Blueprints abound for advisors who want to help clients transition to impact investments. A good place to start is ImpactAsset’s first (of 13, so far) issue brief, Invest with Meaning: An Introduction to a Unified Investment Strategy for Impact. Sonen Capital’s report, Evolution Of An Impact Portfolio: From Implementation To Results, discusses how the KL Felicitas Foundation repositioned its assets. Total Portfolio Activation: A Framework for Creating Social and Environmental Impact Across Asset Classes by nonprofit organization Tides and Trillium Asset Management is another resource.

Emerson says the first step usually involves assembling a team to help guide the transition. For those with substantial wealth, he says it can take a year or more of working with their financial advisors to identify asset managers who can help the clients achieve their strategic vision. Advisors and clients can accelerate the learning curve by joining networks of like-minded investors, such as The ImPact, Toniic and Investors’ Circle.

Moving cash is a good first step. Emerson says clients can get similar financial returns, with impact, by redirecting money to local or regional banks and credit unions. As long as banks are FDIC-insured and credit unions are NCUA-insured, there shouldn’t be any additional risk in moving cash from entities that may be financing activities of which clients disapprove.

“Municipal bonds are also fairly impactful vehicles. They help build infrastructure and schools,” says Emerson.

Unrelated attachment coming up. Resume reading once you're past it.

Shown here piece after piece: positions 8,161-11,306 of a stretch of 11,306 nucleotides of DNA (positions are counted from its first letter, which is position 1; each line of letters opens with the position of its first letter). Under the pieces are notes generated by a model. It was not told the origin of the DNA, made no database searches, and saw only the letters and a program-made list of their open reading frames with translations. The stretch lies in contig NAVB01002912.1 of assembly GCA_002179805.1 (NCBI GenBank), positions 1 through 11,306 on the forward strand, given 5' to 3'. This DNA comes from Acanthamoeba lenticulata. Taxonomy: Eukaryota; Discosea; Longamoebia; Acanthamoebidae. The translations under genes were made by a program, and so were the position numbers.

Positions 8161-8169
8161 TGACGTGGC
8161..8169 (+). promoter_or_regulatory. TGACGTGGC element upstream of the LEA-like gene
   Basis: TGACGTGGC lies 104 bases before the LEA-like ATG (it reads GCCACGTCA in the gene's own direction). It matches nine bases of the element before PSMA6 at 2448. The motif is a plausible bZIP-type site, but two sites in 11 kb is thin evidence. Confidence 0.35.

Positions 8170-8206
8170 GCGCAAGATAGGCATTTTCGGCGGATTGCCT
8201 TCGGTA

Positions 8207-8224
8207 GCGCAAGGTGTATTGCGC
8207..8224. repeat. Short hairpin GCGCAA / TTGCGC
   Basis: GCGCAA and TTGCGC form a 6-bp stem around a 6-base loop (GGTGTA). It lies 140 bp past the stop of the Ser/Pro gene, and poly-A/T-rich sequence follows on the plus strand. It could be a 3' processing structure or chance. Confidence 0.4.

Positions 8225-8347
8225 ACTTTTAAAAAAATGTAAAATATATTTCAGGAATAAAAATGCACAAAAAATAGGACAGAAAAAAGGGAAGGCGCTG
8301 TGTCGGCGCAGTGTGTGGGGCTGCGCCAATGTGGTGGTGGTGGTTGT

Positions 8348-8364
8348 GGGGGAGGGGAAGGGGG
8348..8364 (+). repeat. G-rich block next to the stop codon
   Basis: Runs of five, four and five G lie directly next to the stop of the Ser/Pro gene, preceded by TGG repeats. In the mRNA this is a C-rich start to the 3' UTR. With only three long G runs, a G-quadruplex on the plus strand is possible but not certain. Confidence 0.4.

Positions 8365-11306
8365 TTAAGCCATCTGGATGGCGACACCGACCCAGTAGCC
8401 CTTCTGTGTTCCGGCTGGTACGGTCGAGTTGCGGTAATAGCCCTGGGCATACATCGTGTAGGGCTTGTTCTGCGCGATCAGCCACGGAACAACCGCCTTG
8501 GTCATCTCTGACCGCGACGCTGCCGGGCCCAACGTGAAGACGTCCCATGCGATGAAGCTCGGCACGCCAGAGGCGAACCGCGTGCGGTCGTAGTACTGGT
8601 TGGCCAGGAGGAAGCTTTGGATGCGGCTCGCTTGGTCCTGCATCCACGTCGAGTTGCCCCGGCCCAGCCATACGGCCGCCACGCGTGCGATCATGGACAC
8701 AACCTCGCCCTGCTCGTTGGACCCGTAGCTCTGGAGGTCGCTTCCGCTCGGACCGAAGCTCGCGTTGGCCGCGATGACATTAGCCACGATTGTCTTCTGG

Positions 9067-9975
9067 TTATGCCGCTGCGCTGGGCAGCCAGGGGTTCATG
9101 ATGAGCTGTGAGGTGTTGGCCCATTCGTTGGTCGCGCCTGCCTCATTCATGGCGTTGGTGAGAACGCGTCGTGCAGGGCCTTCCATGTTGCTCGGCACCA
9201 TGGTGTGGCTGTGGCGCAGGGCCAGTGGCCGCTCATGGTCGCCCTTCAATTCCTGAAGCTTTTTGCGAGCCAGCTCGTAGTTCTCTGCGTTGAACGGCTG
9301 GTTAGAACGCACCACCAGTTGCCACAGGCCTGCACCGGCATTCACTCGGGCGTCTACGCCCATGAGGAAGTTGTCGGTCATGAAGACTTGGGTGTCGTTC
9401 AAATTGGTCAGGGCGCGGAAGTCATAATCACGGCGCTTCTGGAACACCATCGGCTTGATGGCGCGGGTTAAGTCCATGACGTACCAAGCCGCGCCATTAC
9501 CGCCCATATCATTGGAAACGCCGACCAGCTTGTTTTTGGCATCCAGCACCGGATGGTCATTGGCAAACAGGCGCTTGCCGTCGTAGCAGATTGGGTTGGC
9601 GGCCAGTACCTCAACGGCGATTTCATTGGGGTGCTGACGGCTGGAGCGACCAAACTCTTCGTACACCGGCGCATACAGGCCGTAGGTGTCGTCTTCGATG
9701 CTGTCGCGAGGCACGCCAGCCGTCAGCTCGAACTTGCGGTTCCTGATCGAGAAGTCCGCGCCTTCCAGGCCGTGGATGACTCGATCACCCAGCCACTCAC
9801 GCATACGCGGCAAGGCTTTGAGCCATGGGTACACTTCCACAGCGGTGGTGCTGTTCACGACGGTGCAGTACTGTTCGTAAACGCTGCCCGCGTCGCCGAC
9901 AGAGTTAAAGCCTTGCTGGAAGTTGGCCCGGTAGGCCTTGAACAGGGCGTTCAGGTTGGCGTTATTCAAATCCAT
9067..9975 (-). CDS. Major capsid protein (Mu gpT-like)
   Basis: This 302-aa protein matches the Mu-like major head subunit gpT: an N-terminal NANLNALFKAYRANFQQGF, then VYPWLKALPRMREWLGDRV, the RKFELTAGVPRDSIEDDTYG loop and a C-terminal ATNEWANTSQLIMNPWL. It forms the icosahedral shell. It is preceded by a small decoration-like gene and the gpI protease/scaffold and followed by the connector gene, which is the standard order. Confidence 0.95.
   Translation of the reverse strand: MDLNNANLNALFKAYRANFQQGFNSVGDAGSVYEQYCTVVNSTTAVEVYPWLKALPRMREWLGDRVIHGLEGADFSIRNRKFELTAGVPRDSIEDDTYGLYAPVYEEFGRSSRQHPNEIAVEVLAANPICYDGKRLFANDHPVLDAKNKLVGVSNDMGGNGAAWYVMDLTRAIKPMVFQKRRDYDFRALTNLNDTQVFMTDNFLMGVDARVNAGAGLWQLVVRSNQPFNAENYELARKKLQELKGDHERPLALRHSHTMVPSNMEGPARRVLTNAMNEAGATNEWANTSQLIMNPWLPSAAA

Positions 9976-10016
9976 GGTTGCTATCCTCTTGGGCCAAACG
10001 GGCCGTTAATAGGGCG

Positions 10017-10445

After cash and municipal bonds, he suggests that advisors move one or two of the “worst” legacy investments to impact-oriented funds, then help clients develop a longer-term strategy to transition the rest of the portfolio.

Verbeck says that Veris Wealth Partners takes care to transform traditional portfolios in a methodical way and to work with clients’ accountants, estate planning attorneys, philanthropic advisors and other professionals to time asset liquidation to minimize taxes and manage capital gains. He cautions that some legacy investments, such as hedge funds and private equity vehicles, can take several years to unwind, especially if there’s a lockup period. Sometimes new infrastructure needs to be created before assets can be moved. For example, clients may want to set up a new trust to house the impact assets.

Emerson says many first-generation family members are using the topic of transitioning to 100% impact portfolios as a way to re-engage with the second and third generation about the meaning and purpose of capital and their family values. And advisors should pay close attention.

He’s aware of families with hundreds of millions in assets who’ve abandoned decades-long relationships with advisors because the families concluded that those advisors were unable to deliver the types and scales of impact the families wanted.